Summer is fast approaching and although you may have planned activities, practices, and vacations, chances are, you might hear those two words from your daughter at at least one point this summer:
So what can you do to make this summer one of bonding instead of boredom?
I love alliteration, so I here are the Creative C’s of Connecting:
There is a story of a daughter who always watched her mother make a pot roast and every time, the mother would cut one end of the roast off before she put it into he pan. Well, when this daughter grew up, she was making a pot roast and her mother happened to be over for dinner. The daughter cut off one end like she always saw her mother do. Her mother asked her why she was doing that.
“Well, I always saw you cut it off,” the daughter answered.
The mother laughed, and said, “Honey, that is because my pan was too small for it to fit.”
Use the more relaxed time during the summer to not only cook with your daughter, but have her start to cook for you, teaching her all of your tricks. If you have a younger daughter, this might mean, allowing her to measure the ingredients or have her smear the peanut butter on the bread. For a tween or teen, this might mean baking cake pops, super snacks, or meal planning and actually cooking the meal herself. You will find that some of the best conversations will come from just being together in the kitchen.
You only need to look at Pinterest for ten minutes to find more crafts than you can try in the length of a summer. And as much as I feel sometimes Pinterest can make a mom feel like she can never “do enough,” it can also be a great resource for creative crafts. Have your daughter find something that she is interested in and spend some time talking about doing it and then actually doing it with her. My daughter got interested in making clay beads this year and it has been such fun to share in looking at all the different kinds she can make, and even helping her start her own “business.” She is even going to get her own booth at a friend’s craft show this fall. Show an interest in what she is interested in and it will open up even more lines of communication.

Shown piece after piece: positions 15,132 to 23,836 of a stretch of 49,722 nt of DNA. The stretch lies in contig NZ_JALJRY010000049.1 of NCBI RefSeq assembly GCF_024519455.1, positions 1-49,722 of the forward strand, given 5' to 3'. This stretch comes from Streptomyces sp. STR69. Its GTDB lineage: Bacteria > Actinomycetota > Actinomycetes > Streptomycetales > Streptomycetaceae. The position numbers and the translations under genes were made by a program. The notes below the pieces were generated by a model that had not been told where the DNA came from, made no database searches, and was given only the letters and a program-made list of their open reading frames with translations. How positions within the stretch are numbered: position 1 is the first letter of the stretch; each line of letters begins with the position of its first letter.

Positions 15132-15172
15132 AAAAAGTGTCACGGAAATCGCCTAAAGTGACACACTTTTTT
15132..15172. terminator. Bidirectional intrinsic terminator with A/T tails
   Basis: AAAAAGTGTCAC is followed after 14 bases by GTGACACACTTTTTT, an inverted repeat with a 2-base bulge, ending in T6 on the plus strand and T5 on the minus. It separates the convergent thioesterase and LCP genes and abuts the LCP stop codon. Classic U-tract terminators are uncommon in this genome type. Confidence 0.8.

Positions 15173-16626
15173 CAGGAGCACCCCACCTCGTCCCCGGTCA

I would probably be remiss if I did not put shopping into this list, even though it might not seem the most creative idea. What can be creative is how you do the shopping. Try this shopping spree: Take your daughter to a resale shop and look for the craziest outfit you can pick out, the most inappropriate outfit, and then one that you really would buy. Use it as a chance to talk about what modesty really looks like and how you can still look cute without showing skin. Too much skin is never in! For younger girls, you might want to make a fun scavenger hunt in a store looking for silly socks, a red hat, a blue dress.
Grab your daughter, a few of her friends and start your own book club. Find a book that can teach the character of God through fiction, like the Mandie Series. You can even enjoy the sweet prairie days with Little House on the Prairie. Or just do your own special “book club” and do a girl’s devotion with her. Carve out a little time for just you and her to grow closer to God and closer together.
Girls of any age will love this! Tell her to plan a party for special snuggling. This could mean with a good picture book and some stuffed animals or for a fun a movie night. The way to beat the boredom is in the planning. If your daughter is younger, tell her to draw a picture of what she needs for her special party. If your daughter is older, she can list what she will need, plan who will sit where, who will be invited (For example, are the younger brothers invited to this one?), and what she can prepare for the snacks.
Put all of these ideas and the many more you will come up with on slips of paper and put them into a jar. Whenever your daughter says, “I’m bored,” just tell her to pick a slip and start planning for some fun!
What other ideas would you put into the jar?
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